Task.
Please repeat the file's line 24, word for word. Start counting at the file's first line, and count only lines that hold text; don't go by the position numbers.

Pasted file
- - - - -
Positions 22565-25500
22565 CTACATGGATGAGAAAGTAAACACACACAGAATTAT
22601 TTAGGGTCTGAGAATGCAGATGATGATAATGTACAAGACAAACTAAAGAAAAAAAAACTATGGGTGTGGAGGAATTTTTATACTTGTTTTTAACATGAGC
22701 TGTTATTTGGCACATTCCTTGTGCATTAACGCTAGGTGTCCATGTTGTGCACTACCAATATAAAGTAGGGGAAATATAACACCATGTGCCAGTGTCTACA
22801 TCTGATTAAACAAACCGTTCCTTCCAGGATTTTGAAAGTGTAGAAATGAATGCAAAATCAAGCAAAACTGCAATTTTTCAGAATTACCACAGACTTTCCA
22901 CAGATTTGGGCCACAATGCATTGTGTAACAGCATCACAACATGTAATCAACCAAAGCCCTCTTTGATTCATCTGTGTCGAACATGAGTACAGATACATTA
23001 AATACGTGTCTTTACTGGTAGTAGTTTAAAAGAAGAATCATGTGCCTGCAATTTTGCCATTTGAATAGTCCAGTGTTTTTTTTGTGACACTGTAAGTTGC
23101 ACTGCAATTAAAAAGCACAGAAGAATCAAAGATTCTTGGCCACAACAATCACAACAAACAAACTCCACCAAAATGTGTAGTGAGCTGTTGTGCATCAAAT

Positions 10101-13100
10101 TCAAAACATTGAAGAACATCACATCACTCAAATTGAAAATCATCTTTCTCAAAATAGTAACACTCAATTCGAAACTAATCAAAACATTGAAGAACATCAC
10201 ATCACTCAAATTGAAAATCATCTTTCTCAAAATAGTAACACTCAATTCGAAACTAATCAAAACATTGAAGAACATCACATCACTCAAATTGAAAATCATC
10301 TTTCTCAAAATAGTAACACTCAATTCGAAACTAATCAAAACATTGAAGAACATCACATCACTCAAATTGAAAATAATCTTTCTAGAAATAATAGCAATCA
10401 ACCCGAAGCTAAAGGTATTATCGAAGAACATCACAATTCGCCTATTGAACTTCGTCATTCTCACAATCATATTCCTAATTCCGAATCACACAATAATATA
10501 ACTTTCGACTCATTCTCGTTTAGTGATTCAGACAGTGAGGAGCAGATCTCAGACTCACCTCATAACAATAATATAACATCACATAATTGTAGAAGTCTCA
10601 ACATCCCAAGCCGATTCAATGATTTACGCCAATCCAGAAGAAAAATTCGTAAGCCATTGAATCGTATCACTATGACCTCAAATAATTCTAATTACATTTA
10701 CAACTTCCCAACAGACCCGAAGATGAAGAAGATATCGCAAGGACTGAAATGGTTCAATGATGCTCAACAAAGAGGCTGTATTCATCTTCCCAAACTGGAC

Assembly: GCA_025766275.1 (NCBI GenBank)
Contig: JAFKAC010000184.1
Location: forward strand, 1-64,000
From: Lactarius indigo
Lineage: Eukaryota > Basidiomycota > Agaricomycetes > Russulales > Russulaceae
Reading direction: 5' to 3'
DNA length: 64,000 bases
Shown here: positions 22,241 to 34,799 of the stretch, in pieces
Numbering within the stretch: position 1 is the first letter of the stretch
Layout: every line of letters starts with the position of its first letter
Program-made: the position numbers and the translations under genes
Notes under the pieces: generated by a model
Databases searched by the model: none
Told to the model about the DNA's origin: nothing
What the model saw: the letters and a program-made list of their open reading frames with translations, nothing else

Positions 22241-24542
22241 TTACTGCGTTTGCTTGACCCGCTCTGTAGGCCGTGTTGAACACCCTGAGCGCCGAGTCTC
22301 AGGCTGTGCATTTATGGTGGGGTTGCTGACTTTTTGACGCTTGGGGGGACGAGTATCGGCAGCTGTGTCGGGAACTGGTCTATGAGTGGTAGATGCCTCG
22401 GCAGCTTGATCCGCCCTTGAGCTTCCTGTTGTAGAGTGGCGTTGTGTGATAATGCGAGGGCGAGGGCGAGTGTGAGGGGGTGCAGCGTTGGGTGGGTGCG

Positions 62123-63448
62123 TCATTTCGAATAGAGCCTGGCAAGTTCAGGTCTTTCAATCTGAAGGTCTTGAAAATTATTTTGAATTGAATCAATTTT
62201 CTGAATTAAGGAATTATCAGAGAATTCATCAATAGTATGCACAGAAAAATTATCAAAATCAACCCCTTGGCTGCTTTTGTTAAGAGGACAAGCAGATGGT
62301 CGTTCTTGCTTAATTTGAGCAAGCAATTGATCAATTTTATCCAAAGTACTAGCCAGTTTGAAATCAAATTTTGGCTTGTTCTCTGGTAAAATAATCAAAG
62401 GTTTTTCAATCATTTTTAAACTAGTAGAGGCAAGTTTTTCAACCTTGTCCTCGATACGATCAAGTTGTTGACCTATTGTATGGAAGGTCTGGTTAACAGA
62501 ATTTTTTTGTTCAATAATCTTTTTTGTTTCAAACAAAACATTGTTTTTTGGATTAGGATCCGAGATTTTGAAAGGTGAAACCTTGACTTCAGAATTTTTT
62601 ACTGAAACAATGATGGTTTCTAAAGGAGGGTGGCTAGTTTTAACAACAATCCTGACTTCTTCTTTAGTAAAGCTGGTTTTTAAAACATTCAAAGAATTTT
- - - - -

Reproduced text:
Shown here: positions 22,241 to 34,799 of the stretch, in pieces